Award-winning children’s author Roni Capin Rivera-Ashford met former Arizona Gov. Raúl H. Castro in his historic Nogales, Arizona home in the summer of 2012. She was touched by Castro’s life story — rising above poverty and discrimination to become the state’s first and only Mexican-American leader, serving from 1975 to 1977.
Castro, a Democrat, was Arizona’s 14th governor. He was called by U.S. presidents to serve as U.S. ambassador to El Salvador in 1964, to Bolivia in 1968 and to Argentina in 1977.
Rivera-Ashford was fascinated by Castro’s life, including becoming a teacher, lawyer and judge before serving as a diplomat. The author was prompted by a dream to ask Castro if she could write his story for a children’s book. Castro was delighted about the proposal.
Now nine years later the recently released bilingual young adult chapter book, “Raulito: The First Latino Governor of Arizona” tells his story. It was published by the University of Houston Arte Publico Press Piñata Books.
She writes in the book: “As a boy growing up in Arizona in the 1920s and 1930s, Raulito experienced discrimination on a regular basis. He wasn’t allowed to ride the bus to school with his Anglo friends, so he walked four miles each way, every day. He couldn’t swim in the local pool with everyone else because Mexicans could only swim on Sundays, the day before it was closed for cleaning. And like other Spanish-speaking children, he was regularly hit for speaking his native language at school.”
Rivera-Ashford said in an interview: “I am most proud about this book because of all the love that went into it, and the amazing message of his legacy and how he is such a model of overcoming discrimination and poverty through integrity, education and perseverance.”
“In the midst of so much hardship and loss, he overcame much adversity, and always kept a sense of humor,” said the author. “Another thing that touched me was how he had a special connection to young people in guiding them and being a role model to always do their best, and never give up,” explained Rivera-Ashford who understood his life when Castro gave her his autobiography, “Adversity is my Angel: The Life and Career of Raúl H. Castro.”
Castro read the original draft of the children’s book before he died on April 10, 2015, just shy of his 99th birthday.
He wrote a Letter of Introduction for the book when he was 97. “I’m writing this to you, knowing that when you read it, I may not be here on Earth anymore,” wrote Castro, his message including the importance of learning and being bilingual.
“I grew up speaking both Spanish and English in my family and didn’t give it up. I never allowed anyone to take my languages, culture or beliefs away from me,” wrote Castro. He explained that being bilingual was necessary for his work around the world. His message also included to always do your best, be kind and respectful of others.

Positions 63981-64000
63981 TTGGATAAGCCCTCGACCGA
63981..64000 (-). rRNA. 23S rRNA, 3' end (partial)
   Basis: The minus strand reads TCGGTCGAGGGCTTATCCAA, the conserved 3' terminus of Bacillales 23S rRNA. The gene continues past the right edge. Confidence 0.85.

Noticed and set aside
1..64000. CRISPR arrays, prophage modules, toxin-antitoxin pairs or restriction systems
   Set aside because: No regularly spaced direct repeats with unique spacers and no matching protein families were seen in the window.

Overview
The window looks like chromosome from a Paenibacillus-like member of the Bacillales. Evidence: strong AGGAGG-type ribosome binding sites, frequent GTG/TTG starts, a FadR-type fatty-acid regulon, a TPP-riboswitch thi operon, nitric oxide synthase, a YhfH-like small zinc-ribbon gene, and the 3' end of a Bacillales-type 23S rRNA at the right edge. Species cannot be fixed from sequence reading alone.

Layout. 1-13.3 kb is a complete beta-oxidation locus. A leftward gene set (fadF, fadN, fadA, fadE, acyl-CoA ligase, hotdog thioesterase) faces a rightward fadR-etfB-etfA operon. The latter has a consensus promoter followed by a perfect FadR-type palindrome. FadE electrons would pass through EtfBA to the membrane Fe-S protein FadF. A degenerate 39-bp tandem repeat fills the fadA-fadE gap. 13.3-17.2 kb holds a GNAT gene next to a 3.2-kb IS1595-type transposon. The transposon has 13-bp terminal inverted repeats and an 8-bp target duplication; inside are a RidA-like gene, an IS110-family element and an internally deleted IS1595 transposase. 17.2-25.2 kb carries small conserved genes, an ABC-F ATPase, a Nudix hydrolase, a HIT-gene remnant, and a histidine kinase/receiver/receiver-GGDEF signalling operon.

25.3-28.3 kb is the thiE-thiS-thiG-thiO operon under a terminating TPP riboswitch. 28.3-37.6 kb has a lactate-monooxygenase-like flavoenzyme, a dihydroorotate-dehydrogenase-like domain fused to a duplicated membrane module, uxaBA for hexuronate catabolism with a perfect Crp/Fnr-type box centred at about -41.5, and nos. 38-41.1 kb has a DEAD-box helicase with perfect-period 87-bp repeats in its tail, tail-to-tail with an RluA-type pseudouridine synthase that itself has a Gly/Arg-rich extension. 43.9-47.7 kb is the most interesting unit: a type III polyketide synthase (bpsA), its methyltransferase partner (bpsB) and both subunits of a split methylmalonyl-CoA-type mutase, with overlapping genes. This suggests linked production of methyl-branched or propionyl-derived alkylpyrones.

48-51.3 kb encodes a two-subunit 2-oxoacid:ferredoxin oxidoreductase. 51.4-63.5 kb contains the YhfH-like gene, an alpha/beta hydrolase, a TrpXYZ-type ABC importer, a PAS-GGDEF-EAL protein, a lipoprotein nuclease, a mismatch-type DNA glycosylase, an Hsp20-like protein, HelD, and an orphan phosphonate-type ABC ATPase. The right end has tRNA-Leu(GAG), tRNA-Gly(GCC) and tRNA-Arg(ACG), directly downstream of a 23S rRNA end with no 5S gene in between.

“When everyone respects each other and knows that we are more the same than we are different, and that we can learn from others’ differences, we will have a more beautiful and more peaceful world to live in,” wrote Castro.
Castro was born in Cananea, Sonora, in 1916 and when he was young he moved with his family to Pirtleville, a small mining community near Douglas. His father, a miner, died in 1929 during the Depression. His mother had numerous children and she worked as a midwife and healer, or curandera, to support her family. He was 12 years old when his father died. He worked panning for gold and later at the Douglas smelter to help his mother with the bills, he told the Arizona Daily Star in an interview in 2006.
Castro graduated with honors from Douglas High School in 1935 in a segregated school district with teachers he described as racist because they were not supportive of Mexican students. He also said there were a couple of teachers who did care about him and always challenged him to do his best.
Those teachers inspired him and he received a bachelor’s degree in 1939 from Arizona State Teachers College, now Northern Arizona University in Flagstaff. He also became a naturalized American citizen that same year.
He went on to law school at the University of Arizona, graduating in 1949. He opened a law office and then joined the Pima County Attorney’s Office in 1950. Three years later, Castro ran for Pima County attorney and won, serving until 1958 when he was elected a Superior Court judge before he was appointed to his first U.S. ambassadorship.
In his later years, Castro lived in Nogales with his wife, Pat. The couple had two daughters. There he practiced immigration, international business and real estate law until he retired in 2006. Years later, they moved to San Diego to be near family. His wife died in 2018.
Contact reporter Carmen Duarte at email@example.com or on Twitter: @cduartestar